Idiopathic Intracranial Hypertension (IIH) - The Basics

AKA Pseudotumor Cerebri

by Teri Robert, Lead Expert

Simply speaking, Idiopathic Intracranial Hypertension (IIH) (sometimes called Pseudotumor Cerebri isn't a headache disorder, but it can cause headaches and trigger Migraines. IIH is a condition in which the body either produces too much cerebrospinal fluid or doesn't absorb it well, resulting in increased cerebrospinal fluid pressure.

Pseudotumor cerebri literally means "false brain tumor." The name pseudotumor cerebri has been used for this condition because its symptoms mimic those of brain tumors. It is officially and more accurately called Idiopathic Intracranial Hypertension (IIH). The term idiopathic is applied because it's cause is not truly known. It is likely due to high pressure caused by the buildup or poor absorption of cerebrospinal fluid in the subarachnoid space surrounding the brain, but the reason for the buildup or poor absorption are also unknown. The disorder is most common in women between the ages of 20 and 50. Being overweight seems to be a a possible contributing factor, but IIH should not be ruled out based only on body weight, age, or gender.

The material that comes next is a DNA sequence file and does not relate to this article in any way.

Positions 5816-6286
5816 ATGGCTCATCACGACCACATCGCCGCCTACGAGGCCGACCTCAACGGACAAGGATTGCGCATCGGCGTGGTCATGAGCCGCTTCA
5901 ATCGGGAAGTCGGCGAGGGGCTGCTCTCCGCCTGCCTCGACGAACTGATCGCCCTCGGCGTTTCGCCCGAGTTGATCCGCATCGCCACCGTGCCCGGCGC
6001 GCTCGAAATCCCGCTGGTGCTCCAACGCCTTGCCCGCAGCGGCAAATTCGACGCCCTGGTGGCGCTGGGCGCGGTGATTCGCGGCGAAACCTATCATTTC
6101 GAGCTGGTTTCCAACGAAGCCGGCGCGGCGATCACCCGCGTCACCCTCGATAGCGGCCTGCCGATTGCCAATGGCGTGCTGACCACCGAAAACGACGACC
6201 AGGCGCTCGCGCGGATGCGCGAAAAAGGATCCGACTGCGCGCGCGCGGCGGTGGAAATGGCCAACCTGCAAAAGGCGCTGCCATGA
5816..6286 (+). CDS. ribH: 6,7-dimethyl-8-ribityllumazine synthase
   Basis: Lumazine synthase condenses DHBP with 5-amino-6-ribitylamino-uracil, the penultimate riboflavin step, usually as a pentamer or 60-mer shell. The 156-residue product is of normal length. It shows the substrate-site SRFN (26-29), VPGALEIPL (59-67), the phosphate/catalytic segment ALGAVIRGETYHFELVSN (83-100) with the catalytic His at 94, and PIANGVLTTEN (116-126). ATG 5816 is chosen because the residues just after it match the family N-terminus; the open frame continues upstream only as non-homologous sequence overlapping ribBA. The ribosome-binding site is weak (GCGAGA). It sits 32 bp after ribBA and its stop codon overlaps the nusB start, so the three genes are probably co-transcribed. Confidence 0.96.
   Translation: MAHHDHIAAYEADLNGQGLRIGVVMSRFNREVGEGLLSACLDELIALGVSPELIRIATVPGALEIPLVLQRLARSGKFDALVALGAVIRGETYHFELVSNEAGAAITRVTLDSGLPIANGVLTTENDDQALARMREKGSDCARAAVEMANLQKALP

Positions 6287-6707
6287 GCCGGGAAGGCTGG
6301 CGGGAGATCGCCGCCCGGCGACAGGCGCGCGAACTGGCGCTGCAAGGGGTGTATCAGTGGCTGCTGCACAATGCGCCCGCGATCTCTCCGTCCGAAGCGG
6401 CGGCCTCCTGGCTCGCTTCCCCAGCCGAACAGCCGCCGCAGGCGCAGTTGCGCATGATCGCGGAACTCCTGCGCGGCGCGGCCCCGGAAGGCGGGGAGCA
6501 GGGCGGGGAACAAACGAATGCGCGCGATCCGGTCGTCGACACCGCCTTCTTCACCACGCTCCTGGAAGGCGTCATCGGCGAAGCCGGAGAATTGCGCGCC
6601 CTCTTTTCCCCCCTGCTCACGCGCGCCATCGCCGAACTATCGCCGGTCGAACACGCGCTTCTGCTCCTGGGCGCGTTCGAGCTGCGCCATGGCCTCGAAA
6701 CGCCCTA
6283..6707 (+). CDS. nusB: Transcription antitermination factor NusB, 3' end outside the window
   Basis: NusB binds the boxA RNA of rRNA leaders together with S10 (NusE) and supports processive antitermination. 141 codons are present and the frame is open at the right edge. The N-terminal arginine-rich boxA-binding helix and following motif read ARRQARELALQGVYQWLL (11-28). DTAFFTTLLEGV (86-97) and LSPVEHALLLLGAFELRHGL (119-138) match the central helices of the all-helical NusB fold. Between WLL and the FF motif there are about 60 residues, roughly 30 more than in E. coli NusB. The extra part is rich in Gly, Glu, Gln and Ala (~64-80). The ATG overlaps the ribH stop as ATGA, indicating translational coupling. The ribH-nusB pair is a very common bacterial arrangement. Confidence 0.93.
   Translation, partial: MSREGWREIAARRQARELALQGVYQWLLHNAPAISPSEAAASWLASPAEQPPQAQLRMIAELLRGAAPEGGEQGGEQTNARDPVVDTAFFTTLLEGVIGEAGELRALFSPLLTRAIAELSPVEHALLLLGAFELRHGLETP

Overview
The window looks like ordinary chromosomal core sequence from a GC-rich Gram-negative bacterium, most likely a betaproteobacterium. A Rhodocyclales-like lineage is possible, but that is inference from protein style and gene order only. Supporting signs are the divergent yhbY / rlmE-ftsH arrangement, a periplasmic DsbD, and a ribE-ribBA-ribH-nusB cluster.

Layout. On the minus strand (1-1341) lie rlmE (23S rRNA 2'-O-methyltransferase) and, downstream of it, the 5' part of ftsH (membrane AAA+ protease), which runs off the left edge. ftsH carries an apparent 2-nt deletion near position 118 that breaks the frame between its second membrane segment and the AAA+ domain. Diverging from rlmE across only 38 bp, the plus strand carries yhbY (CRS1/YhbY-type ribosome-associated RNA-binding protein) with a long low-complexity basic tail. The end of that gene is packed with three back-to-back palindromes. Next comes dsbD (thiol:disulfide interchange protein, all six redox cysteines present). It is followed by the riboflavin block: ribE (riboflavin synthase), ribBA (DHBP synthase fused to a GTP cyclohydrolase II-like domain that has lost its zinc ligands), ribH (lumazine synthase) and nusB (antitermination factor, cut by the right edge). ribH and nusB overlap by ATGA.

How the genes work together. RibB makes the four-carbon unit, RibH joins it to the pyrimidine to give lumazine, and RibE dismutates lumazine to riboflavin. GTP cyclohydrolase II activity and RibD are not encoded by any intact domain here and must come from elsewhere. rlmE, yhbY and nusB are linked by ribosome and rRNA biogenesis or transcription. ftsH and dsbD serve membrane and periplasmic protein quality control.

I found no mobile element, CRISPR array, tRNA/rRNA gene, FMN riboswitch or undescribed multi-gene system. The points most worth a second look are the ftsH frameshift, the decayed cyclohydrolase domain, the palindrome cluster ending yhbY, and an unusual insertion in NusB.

Symptoms of IIH:

  • headache, sometimes daily, sometimes severe, not relieved by medication

  • hearing loss

  • impaired vision or eventual blindness

  • memory problems

  • Migraine attacks with unexplained triggers

  • nausea

  • pain behind the eyes

  • pulsating intracranial noises

  • shoulder and/or neck pain

  • tinnitus

  • vomiting

Diagnosis of IIH:

The only truly definitive diagnostic tests for IIH are a lumbar puncture (LP) (spinal tap) or or by epidural or intraventricular pressure monitoring (CSF pressure monitoring). A lumbar pucture is the easier method, with the cerebrospinal fluid (CSF) pressure measured when the needle is inserted. In some patients, swelling of the optic nerve (papilledema) can be observed in a thorough eye exam. However, it is important to note that the absence of papilledema does not rule out IIH. Not all patients with IIH exhibit papilledema. When the LP is performed, it is also essential that the protein level and cell count of the fluid be tested. The presence of protein or elevated white blood cell count indicate can indicate that inflammation or infection could be causing the elevated CSF pressure. The second, more complicated method of diagnosing IIH is intraventricular pressure monitoring (CSF pressure monitoring). You can read more about it HERE.

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